Importance of Putting Someone in Charge of Risk Management

Article excerpt

Byline: GUY HINCHLEY

For the last 14 years PricewaterhouseCoopers has produced an annual survey on financial management in law firms.

This year's report makes particularly interesting reading. Among the findings, it reveals the stampede by large firms in the last 12 months to improve their risk management procedures.

According to the survey, 82 per cent of the UK's top 25 firms now have formalised risk management procedures.

So what is driving this trend? Certainly tougher industry regulation and the growing awareness of reputational risk are among the key factors.

2006 will see increased regulation of the legal industry. Firms will need to put increasing emphasis on regulatory matters as the Law Society's previous responsibilities in this area are taken over by a consumer watchdog - with teeth. Small law firms will be as accountable, and vulnerable, as large ones.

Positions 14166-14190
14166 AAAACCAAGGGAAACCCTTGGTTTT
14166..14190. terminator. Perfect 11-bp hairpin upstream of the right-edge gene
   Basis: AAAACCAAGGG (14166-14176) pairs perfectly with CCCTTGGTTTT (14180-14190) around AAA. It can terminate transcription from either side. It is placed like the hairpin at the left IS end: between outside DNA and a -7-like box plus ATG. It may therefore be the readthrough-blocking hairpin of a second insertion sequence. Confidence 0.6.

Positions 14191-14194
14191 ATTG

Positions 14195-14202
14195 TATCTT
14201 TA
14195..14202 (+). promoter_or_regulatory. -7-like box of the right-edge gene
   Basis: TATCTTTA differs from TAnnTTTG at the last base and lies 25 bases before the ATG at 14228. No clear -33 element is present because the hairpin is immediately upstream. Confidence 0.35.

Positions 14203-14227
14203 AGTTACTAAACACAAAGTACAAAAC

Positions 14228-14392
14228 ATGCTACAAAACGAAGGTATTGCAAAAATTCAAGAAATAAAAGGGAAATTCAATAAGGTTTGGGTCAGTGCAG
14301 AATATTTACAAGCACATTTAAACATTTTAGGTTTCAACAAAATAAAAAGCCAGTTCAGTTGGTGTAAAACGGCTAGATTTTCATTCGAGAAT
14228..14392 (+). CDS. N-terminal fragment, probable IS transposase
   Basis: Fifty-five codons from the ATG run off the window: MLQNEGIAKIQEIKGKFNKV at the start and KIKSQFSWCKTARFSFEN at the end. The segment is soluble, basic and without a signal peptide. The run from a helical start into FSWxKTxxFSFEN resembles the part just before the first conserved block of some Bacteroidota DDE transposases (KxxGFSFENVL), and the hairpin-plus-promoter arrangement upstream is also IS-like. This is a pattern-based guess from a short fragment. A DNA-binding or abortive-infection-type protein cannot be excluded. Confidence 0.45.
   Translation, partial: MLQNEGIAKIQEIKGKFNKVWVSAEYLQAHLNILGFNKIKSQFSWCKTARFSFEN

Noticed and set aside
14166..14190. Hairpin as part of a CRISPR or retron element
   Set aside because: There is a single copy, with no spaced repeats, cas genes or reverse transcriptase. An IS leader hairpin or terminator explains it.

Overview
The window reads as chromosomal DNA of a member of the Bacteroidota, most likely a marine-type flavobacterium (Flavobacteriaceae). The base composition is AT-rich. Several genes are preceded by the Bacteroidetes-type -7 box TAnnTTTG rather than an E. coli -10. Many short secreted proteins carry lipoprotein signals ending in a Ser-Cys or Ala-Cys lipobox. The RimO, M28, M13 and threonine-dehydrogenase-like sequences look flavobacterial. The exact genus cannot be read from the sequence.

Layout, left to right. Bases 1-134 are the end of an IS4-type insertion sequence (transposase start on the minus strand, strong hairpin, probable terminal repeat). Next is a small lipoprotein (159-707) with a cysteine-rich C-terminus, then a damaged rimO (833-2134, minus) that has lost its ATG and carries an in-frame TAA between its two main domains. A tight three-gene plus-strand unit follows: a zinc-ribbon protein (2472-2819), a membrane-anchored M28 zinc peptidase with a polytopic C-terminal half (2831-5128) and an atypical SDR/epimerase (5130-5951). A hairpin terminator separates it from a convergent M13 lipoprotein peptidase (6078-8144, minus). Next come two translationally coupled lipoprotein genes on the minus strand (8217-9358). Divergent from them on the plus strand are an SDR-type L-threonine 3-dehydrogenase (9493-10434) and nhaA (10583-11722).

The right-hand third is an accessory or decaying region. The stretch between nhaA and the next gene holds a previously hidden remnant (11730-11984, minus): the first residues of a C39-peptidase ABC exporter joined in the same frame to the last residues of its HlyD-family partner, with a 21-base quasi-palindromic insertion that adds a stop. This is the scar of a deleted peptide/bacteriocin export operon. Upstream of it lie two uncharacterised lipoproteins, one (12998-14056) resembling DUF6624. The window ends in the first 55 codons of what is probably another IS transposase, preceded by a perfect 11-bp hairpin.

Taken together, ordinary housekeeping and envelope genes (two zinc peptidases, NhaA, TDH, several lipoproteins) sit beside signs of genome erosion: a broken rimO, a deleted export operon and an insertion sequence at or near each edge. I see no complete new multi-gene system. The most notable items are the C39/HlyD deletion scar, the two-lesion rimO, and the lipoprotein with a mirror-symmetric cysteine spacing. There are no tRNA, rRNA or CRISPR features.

Insurance costs are also driving the change. Insurance is now the third biggest cost for law firms, after staff and premises. And while we are seeking to cap our premiums, the insurance companies are equally looking to contain their own exposure. As a result, we are now routinely asked to provide data on risk management.

Where the large firms sometimes lead, the small-medium ones will surely follow. So, what is it we need to do to get our houses in order?

Drafting policies which pay lip service to risk management is not enough: these have little impact on what happens at the coalface. A risk management strategy needs to be engrained within the system, so that its practice becomes habitual to fee earners. …